Come October and Halloween season, there’s nothing as festive as a glowing carved pumpkin or jack-o’-lantern on your front steps or in the window. But creating art out of a giant gourd — especially if you’re not artistically inclined — can seem daunting. You must not only have some great pumpkin carving ideas, but the best knives and tools to have a chance at making your vision a reality.
Naturally, you might be tempted to run out and buy one of the many orange-handled pumpkin carving kits on the market. But if you are trying to figure out how to carve a pumpkin like an expert, you are probably be better off saving your money (or at least putting it towards more candy for the hordes of trick-or-treaters).
In our quest to find the best pumpkin carving tools out there, Money hit up a professional pumpkin-carver — yes, that is a real job — named Marc Evan, whose Brooklyn-based company Maniac Pumpkin Carvers cranks out pumpkin-based art for Halloween celebrations at venues as diverse as Dollywood and Coney Island.
“Our focus is to elevate pumpkin carving as an art form,” Evan says. “We use a wide variety of tools.” No wonder, given that he and his team executive pumpkin carving ideas that are alternately cool, funny, and scary, creating jack-o'-lantern designs for everything from spooky goblins to renderings of famous paintings.
While you probably have a simple pumpkin carving idea compared to Maniac’s intricate creations, you’ll do better if you have the right tools on hand. “You don’t necessarily need to go get pumpkin carving kits,” Evan says. "The problem with a lot of the kits is they’re so flimsy that the blades snap and bend quite easily."
To cut through the top of your pumpkin, and through the sides if you're making a traditional jack-o'-lantern, you'll want a small saw with a thin blade or knife. Evan prefers serrated blades, but if the only one in your knife block is a bread knife, you might want to just go for a paring knife. "A bread knife is probably going to be a little too big, depending on the size of the pumpkin," he cautions. "We use a lot of paring knives." (The one below, from Victorinox, is less than $7 at Amazon.)
If you already own a pumpkin-carving kit, though, don’t toss it. Evan singles out one tool that’s in all of those kits that you’ll probably find indispensable.
"Those little orange scoopers that come with the carving kits do a really good job of cleaning out the pumpkin," he says. If your pumpkin is on the plump side, a serving spoon will work instead, but you might have a tough time maneuvering a long-handled spoon in the corners of a small pumpkin. And to keep your jack-o'-lantern fresh as long as possible, Evan says it's important to use a scoop with a smooth edge as opposed to one with serrated teeth. "You want to get it as clean and smooth as possible and the ones with the teeth almost create more shredding sometimes, it seems, and those little strands start to ferment and spoil," he says.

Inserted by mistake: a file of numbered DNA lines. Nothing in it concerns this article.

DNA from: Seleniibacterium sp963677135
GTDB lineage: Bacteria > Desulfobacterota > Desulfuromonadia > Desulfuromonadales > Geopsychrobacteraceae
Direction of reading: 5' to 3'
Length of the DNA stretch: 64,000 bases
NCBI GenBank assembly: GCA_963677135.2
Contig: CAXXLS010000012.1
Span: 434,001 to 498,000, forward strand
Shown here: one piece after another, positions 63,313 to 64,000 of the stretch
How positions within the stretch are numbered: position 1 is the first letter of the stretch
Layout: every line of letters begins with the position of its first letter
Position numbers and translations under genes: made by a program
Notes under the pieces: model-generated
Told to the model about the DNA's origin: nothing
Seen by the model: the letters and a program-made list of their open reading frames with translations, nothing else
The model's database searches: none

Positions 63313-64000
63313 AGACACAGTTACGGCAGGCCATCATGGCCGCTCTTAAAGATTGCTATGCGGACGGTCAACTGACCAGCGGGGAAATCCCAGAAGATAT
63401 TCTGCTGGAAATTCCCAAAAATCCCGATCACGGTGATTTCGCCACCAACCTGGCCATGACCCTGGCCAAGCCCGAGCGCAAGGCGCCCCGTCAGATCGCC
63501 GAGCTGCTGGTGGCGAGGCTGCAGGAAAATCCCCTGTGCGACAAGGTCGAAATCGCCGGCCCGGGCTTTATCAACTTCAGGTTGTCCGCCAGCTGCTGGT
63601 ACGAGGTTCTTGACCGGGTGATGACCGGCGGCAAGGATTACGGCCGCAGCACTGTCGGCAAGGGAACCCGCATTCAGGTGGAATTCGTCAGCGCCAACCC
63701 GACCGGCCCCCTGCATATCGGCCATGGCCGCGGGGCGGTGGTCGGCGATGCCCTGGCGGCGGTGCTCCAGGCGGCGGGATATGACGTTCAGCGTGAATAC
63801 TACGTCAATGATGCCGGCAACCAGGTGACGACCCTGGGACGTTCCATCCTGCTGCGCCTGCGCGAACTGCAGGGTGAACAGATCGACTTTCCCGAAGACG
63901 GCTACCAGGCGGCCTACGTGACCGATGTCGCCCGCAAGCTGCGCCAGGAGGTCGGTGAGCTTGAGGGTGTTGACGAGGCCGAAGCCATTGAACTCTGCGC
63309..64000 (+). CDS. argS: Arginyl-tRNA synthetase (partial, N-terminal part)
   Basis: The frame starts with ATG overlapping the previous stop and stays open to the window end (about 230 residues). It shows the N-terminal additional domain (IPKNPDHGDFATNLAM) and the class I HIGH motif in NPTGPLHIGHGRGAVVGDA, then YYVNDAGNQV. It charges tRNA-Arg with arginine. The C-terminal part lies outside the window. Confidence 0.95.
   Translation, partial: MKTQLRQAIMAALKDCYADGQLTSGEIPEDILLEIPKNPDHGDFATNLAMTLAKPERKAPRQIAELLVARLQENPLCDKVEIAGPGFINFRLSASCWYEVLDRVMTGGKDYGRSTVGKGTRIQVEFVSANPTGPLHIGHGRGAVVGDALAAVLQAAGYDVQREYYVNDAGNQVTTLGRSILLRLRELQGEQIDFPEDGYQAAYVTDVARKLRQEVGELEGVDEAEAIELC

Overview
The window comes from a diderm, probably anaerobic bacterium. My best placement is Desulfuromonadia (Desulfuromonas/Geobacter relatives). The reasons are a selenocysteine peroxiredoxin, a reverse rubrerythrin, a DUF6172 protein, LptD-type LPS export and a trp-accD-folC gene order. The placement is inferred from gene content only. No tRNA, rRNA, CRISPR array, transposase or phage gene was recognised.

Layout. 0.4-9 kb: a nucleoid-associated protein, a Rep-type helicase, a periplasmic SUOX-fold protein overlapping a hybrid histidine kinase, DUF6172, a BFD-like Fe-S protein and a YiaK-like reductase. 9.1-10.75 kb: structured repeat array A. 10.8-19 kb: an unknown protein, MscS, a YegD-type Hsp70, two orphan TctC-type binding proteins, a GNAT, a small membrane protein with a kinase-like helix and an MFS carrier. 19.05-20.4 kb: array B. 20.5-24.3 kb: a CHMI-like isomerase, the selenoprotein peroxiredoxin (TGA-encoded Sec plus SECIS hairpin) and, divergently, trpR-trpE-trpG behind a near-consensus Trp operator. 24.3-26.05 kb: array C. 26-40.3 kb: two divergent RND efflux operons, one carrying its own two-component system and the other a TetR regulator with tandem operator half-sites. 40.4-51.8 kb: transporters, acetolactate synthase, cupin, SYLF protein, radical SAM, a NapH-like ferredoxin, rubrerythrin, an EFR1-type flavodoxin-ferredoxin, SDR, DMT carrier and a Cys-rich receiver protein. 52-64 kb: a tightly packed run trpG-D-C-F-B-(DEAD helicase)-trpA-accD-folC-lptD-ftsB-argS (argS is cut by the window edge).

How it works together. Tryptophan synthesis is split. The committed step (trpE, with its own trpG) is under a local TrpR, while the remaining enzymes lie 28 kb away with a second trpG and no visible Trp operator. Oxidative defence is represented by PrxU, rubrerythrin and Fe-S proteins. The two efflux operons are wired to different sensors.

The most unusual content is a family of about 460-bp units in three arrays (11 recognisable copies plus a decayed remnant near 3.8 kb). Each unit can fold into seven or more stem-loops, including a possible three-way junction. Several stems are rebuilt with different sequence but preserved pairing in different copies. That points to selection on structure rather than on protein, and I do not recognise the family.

Dremel even has a pumpkin-carving tool, but Evan says he prefers hand tools for a more precise approach. If you already have a craft-type hobby and the gear that goes along with it, you’re a step ahead of the game. "Some of our favorite tools we use in our studio are clay loops, a ribbon loop that’s normally used for clay or pottery, which we use for removing parts of the pumpkin skin to be more sculptural," Evan says. Woodworking or linoleum-cutting tools used by rubber-stamp hobbyist also work well for creating pumpkin art.
"Those are amazing for doing all kinds of detailed designs where you don’t want to cut all the way through the pumpkin but you want light to get through," Evan says.
And don't forget about more basic equipment. "We use tons of Exacto knives. Any of those types of craft knives can be used," he says. "You can do a great pumpkin carving with just an Exacto knife." (Popular Mechanics liked this kit with interchangeable blades, which is only around $20.)
As it turns out, repurposing tools to create your pumpkin art can be almost as creative as the artistic process itself. “You can find a lot of items in the kitchen, in your tool box and in the garage that will all work great,” Evan says. “It’s kind of fun to work with what you have.”
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